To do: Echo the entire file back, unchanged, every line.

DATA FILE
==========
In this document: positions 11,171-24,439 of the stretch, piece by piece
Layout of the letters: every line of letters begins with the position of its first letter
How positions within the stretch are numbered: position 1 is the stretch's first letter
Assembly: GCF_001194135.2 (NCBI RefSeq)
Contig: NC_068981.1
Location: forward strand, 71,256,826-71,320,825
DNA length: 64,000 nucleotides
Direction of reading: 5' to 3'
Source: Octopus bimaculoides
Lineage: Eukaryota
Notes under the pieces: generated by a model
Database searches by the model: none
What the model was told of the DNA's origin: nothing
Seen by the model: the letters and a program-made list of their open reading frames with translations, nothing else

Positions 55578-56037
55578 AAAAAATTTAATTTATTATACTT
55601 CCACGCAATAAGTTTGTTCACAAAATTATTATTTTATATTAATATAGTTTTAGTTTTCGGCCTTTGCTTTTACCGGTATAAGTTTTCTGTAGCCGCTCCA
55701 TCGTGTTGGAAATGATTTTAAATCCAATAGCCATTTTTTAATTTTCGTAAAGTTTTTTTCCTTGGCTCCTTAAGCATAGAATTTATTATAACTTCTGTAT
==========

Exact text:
In this document: positions 11,171-24,439 of the stretch, piece by piece
Layout of the letters: every line of letters begins with the position of its first letter
How positions within the stretch are numbered: position 1 is the stretch's first letter
Assembly: GCF_001194135.2 (NCBI RefSeq)
Contig: NC_068981.1
Location: forward strand, 71,256,826-71,320,825
DNA length: 64,000 nucleotides
Direction of reading: 5' to 3'
Source: Octopus bimaculoides
Lineage: Eukaryota
Notes under the pieces: generated by a model
Database searches by the model: none
What the model was told of the DNA's origin: nothing
Seen by the model: the letters and a program-made list of their open reading frames with translations, nothing else

Positions 55578-56037
55578 AAAAAATTTAATTTATTATACTT
55601 CCACGCAATAAGTTTGTTCACAAAATTATTATTTTATATTAATATAGTTTTAGTTTTCGGCCTTTGCTTTTACCGGTATAAGTTTTCTGTAGCCGCTCCA
55701 TCGTGTTGGAAATGATTTTAAATCCAATAGCCATTTTTTAATTTTCGTAAAGTTTTTTTCCTTGGCTCCTTAAGCATAGAATTTATTATAACTTCTGTAT